Like Aidel Maidel, ‘She,’ too, received hate mail, from people attacking her for exposing the dark side of the shidduch system. ‘It was at that point,’ she says, ‘I came to realise it was in fact my duty to voice these things, that shidduchim aren't all that great, it's a hard and ruthless system and anyone who isn't conventional can go through some seriously bad times.’ Although her blog had casual beginnings, ‘She’ came to see it as fulfilling a higher purpose. ‘The website served as a message to two audiences,’ she says. ‘It was important for me to show the secular world that we are not all completely brainless, humourless and heartless. For the frum world, I had a painful message about the shidduch system.’ ‘She’ also decided to remain anonymous, mainly because she was still on the dating scene and was writing about real people. On one occasion, she says, she had to remove a story because a date recognized himself. ‘No matter how much I apologized, he felt that the only way I could make up for what I did was to shut down my blog.’

She showed the blog to her rabbi, who laughed and approved as long as she didn’t publish anything she wouldn’t write under her own name. ‘It was the first time I’d shown the blog to anyone with authority,’ she says, ‘and I felt much better about the whole project.’ In October 2003, ‘She’ married an Englishman who had dated and broken up with her more than a year before. The relationship had been documented on the blog, with ‘She’ quite accurately predicting that ‘we need to be together, I'm sorry you can’t see it now, but you will.’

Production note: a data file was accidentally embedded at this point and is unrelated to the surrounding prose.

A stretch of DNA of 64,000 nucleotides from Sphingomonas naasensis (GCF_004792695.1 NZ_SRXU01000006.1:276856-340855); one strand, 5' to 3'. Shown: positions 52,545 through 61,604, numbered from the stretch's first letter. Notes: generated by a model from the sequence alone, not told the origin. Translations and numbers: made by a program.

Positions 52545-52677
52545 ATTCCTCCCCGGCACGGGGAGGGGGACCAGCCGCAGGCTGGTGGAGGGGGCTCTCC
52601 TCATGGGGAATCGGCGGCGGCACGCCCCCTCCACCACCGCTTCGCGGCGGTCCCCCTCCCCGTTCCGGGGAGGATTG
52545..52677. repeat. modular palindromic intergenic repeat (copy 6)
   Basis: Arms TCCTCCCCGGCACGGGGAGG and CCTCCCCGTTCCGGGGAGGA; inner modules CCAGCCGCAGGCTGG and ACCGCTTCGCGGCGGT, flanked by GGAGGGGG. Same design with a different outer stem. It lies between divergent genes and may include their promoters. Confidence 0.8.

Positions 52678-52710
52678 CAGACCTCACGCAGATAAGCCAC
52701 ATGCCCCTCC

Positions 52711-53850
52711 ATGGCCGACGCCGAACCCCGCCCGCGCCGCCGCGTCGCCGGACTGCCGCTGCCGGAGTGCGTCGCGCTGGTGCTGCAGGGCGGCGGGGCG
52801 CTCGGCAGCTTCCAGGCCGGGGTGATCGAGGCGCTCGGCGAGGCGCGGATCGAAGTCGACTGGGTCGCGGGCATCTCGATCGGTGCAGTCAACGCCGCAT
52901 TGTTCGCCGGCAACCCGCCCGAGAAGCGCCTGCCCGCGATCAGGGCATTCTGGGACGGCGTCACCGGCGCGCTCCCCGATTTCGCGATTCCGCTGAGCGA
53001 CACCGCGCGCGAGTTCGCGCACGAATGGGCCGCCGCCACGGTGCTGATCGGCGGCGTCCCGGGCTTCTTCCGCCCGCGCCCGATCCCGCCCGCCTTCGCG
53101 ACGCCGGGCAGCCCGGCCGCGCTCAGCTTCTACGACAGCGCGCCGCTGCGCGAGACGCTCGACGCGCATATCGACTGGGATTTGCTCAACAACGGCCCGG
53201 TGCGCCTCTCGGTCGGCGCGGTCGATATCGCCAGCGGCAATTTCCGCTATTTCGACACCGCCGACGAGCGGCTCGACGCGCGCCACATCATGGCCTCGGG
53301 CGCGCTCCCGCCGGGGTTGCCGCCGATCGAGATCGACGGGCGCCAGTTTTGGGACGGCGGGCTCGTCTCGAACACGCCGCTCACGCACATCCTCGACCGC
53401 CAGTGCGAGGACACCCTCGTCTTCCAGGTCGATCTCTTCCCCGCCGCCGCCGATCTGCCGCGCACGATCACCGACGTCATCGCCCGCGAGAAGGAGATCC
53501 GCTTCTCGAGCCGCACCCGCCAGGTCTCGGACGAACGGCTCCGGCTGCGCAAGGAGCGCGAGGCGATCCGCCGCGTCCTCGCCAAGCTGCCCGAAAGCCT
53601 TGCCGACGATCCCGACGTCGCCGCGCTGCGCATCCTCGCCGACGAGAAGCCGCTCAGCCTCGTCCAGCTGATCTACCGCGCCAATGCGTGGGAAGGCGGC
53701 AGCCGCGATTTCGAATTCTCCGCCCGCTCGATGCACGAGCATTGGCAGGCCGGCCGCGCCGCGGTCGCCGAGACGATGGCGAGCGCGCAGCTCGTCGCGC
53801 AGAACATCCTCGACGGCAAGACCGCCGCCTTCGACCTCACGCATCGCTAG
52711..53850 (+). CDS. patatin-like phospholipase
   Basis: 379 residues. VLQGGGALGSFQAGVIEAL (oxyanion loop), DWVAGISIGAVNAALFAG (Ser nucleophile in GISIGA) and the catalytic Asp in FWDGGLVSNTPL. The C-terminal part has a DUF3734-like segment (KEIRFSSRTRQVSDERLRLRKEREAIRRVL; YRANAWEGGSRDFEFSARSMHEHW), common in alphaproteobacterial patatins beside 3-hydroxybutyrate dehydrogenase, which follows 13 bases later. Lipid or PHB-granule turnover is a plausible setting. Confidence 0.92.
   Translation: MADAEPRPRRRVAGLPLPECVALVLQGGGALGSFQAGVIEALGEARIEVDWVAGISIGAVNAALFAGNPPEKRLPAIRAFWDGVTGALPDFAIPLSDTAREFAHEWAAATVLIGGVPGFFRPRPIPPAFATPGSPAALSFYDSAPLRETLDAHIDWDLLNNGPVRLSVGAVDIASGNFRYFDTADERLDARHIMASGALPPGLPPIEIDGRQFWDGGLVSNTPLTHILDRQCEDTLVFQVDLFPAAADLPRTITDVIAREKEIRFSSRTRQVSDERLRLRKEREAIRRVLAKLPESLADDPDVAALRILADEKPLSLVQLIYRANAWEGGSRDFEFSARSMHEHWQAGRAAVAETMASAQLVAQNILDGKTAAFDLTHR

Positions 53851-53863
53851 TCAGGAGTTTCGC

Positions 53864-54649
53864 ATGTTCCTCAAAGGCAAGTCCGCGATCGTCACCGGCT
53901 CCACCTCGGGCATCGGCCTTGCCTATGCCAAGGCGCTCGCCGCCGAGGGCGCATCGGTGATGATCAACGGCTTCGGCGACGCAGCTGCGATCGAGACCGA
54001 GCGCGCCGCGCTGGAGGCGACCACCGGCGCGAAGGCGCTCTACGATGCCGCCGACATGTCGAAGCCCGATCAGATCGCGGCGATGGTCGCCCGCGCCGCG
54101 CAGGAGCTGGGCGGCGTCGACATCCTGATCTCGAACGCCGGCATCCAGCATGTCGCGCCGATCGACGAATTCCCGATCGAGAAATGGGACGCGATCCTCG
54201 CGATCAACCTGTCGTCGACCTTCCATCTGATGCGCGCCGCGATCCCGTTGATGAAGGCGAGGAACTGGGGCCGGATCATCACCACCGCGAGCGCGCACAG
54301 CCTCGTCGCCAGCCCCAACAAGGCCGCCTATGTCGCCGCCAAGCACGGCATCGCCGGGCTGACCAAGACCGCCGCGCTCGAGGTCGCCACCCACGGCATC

‘Unbroken Glass’ is still online, but ‘She’ continues to write about random thoughts in a separate blog, often rather cryptically, and increasingly rarely. ‘Unbroken Glass gave me the confidence to write,’ she says, ‘but now I just post when I feel like it. I’m not sure I see the point any more.’

If ‘She’ became an icon in certain Jewish circles, one of the most successful Jewish bloggers is relatively little-known in the Jewish ‘blogosphere.’ Just two weeks after it was launched in April, ‘Jerusalem Wanderings’ was highlighted by Blogger, a blog-hosting company with a million clients, as one of its ‘Blogs of Note.’ Immediately, the website gained an audience of thousands, some of whom were Jews but most of whom were Christians and Muslims from around the world.

The author is a relatively unusual voice, even in the context of Jewish blogging. Lea Lublin is a 48-year old mother of five who made aliya from Toronto to the Jerusalem suburb of Ma’aleh Adumim nine years ago. Her primary subject is her interfaith activities, including visits to hospitable Muslims on the Mount of Olives and discussions that take place in her Interfaith group. She also writes about her ‘difficult’ family, her ‘Nasty’ child and her ‘Criminal’ daughter, and about Israeli life, including financial hardships, stress at work, her Macrobiotic food group, or just wandering around Jerusalem.

‘Yesterday the Nasty One complained as usual,’ wrote Lublin in June. ‘It was 2 pm and she has whisked her boyfriend up to her room quickly, like she was embarrassed for him to be there. What's up with that? Why are you bringing plates of food to your room? Why can't he eat with the rest of us in the dining area? She was like ‘You're not like other mothers. You never wash the floors or clean the bathroom (she's right, I make them do it). ‘All my friend's mothers work and clean and give their kids money.’ Hubby broke in with ‘Of course she's not like other mothers. She's busy bringing peace to the world. Leave her alone.’ It was a dig, but a rather nice dig.’